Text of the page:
TRT banned because commissions can't find out who's abusing it and who isn't
MAR 05, 2014 8:39p ET
Anthony Bosch, the ringleader of the infamous Biogenesis anti-aging clinic that provided performance-enhancing drugs to dozens of professional athletes, spoke on "60 Minutes" in January about Alex Rodriguez beating multiple Major League drug tests.
Rodriguez, of course, had been using Bosch's substances and Bosch said it was "almost a cakewalk" getting around MLB's testing procedures.
Dr. Robert Klapper, FOXSports.com's sports medicine expert and an orthopedic surgeon at Cedars-Sinai in Los Angeles, couldn't help but think back to that "60 Minutes" interview when he heard that the Nevada Athletic Commission had banned testosterone replacement therapy (TRT) last week. Getting rid of testosterone usage exemptions (TUE) in one fell swoop, Klapper said, is only necessary because it's too hard (medically and financially) to find out who is abusing TRT and who is not -- kind of like Bosch teaching Rodriguez how to beat the drug tests.
"The future should hold that TRT would be legal as long as you could prove the level you're dealing with in the [Octagon] is a normal amount," Klapper said.
Vitor Belfort has become the poster boy for TRT, because he has been so successful in his mid-30s, winning three in a row in 2013 to earn a UFC middleweight title shot against Chris Weidman. Belfort said he was asked to withdraw from the May bout with Weidman, because there wouldn't be enough time to wean himself off testosterone before the bout.
“The future should hold that TRT would be legal as long as you could prove the level you're dealing with in the [Octagon] is a normal amount”
But Belfort isn't the only one who was on TRT and Dan Henderson and Chael Sonnen both expressed disappointment that the NAC and the UFC (in the regions in which it acts as its own commission) has flat-out barred TUEs.
Henderson said they're taking "the easy way out" instead of implementing more testing to see if fighters are actually dealing with it illegally.
"Are they going to ban insulin for diabetics and other prescribed medications that get people into normal ranges?" Henderson told MMAFighting.com. "Seems like they could have easily implemented random drug testing."
Henderson will be the last person granted an exemption when he fights Mauricio "Shogun" Rua in Brazil at UFC Fight Night on March 23.
Sonnen painted not being able to use testosterone as a negative change in his quality of life in an interview with Yahoo!.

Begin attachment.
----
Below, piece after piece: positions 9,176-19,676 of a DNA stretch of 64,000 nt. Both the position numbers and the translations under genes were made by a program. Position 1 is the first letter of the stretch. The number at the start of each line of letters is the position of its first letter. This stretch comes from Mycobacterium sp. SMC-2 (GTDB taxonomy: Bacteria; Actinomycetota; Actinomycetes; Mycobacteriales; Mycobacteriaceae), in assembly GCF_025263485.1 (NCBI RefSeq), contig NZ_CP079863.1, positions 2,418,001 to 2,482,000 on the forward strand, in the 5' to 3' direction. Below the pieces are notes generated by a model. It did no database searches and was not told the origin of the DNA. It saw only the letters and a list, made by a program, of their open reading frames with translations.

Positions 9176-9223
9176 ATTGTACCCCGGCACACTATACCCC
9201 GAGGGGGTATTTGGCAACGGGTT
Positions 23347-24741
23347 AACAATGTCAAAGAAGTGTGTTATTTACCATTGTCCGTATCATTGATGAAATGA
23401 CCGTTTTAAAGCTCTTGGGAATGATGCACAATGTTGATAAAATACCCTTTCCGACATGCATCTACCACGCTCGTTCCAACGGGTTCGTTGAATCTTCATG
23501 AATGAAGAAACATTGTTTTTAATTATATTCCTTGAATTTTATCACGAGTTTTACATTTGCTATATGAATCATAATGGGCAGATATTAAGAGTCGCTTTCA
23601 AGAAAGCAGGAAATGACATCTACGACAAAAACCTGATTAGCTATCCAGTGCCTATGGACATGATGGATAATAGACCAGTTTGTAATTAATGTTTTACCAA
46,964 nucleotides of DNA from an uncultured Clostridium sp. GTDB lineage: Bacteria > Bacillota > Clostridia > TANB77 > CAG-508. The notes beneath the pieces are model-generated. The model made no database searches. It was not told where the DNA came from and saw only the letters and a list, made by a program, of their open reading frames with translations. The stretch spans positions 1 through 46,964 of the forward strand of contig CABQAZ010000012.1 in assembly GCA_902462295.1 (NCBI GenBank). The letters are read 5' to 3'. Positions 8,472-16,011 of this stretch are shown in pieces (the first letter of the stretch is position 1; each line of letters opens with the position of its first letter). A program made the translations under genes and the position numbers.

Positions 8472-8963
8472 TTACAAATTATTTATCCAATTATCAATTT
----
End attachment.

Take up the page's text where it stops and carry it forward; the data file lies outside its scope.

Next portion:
"The best way to describe is that it is a completely terrible, horrible feeling," Sonnen said. "This is a medicine and it's medicine I need to live normally on a day-to-day basis. People say it is a performance enhancer, and there are a lot of things guys can take to enhance performance. But testosterone is more than a performance enhancer for me. It is a life enhancer."
Klapper said in a perfect world TRT would be able to be tested correctly and therefore legal. But then there's the other side of it. Belfort had previously tested positive for steroids and there's science that shows once you've abused testosterone in the past, your body stops producing normal amounts of it.
"Why is this able-bodied, healthy super athlete dealing with low testosterone in the first place?" Klapper said.
Exemptions have been few and far between in the Olympics and in boxing. But in some cases they are given. Longtime MMA manager Alex Davis told MMA Fighting that his client, Antonio Silva, absolutely needs TRT. Silva has acromegaly and biologically has low testosterone.
"It's a medical situation," Davis said. "Low testosterone affects your training and your performance. Every fighter should have the right to have normal testosterone levels."
“Why is this able-bodied, healthy super athlete dealing with low testosterone in the first place?”
But maybe lower testosterone is just a product of getting older. The vast majority of TRT users are in their mid-to-late 30s. Henderson is 43 years old. Belfort and Sonnen are both 36. Silva is 34. UFC president Dana White has said on numerous occasions that if your testosterone levels are low, "maybe you shouldn't be fighting."
That's a question a lot of fighters are going to have to answer in the coming months with TRT out in Nevada and likely almost everywhere else, for better or for worse.
"If it doesn't work, I might have to stop the sport and it's as simple as that," Sonnen said Wednesday on UFC Tonight.